When Mayor Ed Lee came to the Board of Supervisors for his monthly "question time" appearance Feb. 12, Sup. David Chiu tried to get some sense of where the mayor stood on a controversial piece of legislation that would allow more condominium conversions.
Chiu explained the complexities and implications of an issue where the two sides have dug in and appear to have little common ground, and he asked the mayor for some guidance.
"What is your position on this pending legislation?" he asked. "What protections would you support to prevent the loss of rent-controlled housing in our increasingly unaffordable city? How would you address the concern that if we allow the current generation of tenancy in common owners to convert, we will replace then with a new generation of TIC owners and additional real estate investments that will lead us right back to an identical debate within a short time?"
But if Chiu and other board members were looking for leadership, direction or a clue of where the mayor might stand, they didn't get it. Lee said he understood both sides of the issue and hoped they could reach a consensus solution — without offering any hints what they might look like or how to achieve it. "I can't say that I have a magic solution to this issue that will make everyone happy," the city's chief executive explained.
Asked by the Guardian afterward why he didn't take a position and whether he might be more specific about how he'd like to see this conflict resolved, he replied, "I actually did take a position, even though it didn't sound like it, because I actually believe they have good points on both sides."
That's a typical answer for a mayor who rose to power preaching the virtues of civility and compromise and striving to replace political conflict with consensus. But now several major, seemingly intractable issues are facing the city — and insiders say Lee's refusal to take a strong stand is undermining any chance for successful.
The lack of mayoral leadership has been maddening to both sides involved in the negotiations over the condo-conversion legislation. Tenant advocates say the mayor's waffling hardened the positions on both sides and emboldened the group Plan C and its allies in the real estate industry to reject the compromises offered by supervisors and tenant advocates.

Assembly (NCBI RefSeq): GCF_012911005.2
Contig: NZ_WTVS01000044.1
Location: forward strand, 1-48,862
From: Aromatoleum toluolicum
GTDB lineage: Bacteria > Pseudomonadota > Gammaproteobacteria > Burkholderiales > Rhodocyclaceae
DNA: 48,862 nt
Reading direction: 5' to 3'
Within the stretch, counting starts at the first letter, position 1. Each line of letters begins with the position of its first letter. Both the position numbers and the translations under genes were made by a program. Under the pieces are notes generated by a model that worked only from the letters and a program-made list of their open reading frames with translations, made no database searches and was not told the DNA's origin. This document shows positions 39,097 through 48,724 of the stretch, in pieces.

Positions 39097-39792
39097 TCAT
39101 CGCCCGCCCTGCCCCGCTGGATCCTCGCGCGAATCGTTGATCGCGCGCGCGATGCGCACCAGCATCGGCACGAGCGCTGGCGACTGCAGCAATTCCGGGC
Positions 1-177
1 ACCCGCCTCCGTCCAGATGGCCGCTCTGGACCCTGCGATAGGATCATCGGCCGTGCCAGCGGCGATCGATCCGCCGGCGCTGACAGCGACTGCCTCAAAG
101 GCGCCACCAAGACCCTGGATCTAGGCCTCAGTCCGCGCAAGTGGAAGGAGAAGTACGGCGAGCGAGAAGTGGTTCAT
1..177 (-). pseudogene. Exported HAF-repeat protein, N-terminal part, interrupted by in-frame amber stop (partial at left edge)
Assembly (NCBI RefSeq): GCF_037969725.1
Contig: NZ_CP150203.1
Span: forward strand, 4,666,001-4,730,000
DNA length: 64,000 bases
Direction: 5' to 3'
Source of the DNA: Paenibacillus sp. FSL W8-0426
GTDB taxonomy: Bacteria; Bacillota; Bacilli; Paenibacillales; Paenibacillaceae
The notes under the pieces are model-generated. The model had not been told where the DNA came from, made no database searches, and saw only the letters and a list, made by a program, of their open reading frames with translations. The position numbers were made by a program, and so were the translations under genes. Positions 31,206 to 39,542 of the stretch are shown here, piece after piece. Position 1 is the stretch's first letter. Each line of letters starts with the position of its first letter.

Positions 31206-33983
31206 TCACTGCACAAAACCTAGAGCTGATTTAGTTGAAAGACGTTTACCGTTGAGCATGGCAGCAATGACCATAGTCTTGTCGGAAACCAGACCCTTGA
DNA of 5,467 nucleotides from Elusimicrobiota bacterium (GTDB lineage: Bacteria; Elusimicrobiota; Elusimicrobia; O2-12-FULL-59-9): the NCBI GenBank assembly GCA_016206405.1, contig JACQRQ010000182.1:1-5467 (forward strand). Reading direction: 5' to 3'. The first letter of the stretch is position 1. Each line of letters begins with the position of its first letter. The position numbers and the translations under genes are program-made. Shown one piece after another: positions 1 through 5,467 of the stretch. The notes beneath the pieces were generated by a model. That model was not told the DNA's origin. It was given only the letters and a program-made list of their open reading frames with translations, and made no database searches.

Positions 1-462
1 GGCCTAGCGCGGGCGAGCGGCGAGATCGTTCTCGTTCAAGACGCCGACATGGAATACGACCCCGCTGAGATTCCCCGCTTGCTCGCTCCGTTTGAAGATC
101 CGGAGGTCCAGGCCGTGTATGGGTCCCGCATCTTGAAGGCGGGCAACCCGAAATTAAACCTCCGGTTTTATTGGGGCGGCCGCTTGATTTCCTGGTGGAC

"It's very unhelpful," San Francisco Tenants Union head Ted Gullicksen said of Lee's refusal to take a stand. "Someone needs to kick the realtors in the butt, and that's not happening. They have no impetus at all to compromise."
Then there's the case of California Pacific Medical Center's proposed new hospital, a billion-dollar project that would transform the Cathedral Hill neighborhood and have lasting impacts on health care in San Francisco.
The mayor's eagerness to get the deal done — even if it wasn't the best deal for the city — led to a proposal that fell apart last year under scrutiny by the Board of Supervisors. That project has now been in mediation for months — and sources tell us they're getting close to a deal that has little resemblance to the anything offered by the Mayor's Office.
California Nurses Association Director of Public Policy Michael Lighty, who has been involved with the CPMC negotiations, said Lee's unwillingness to take a strong and clear stand, or to help mediate the dispute once the deal blew up, is why this negotiation has been so difficult and protracted.
"If he had engaged stakeholders and the supervisors, we wouldn't have had to go to the brink last summer," he said. "You've got to have clear objectives and be willing to fight for those, and that means saying no...If you're willing to accept any deal and just put political spin on it, this is what you get."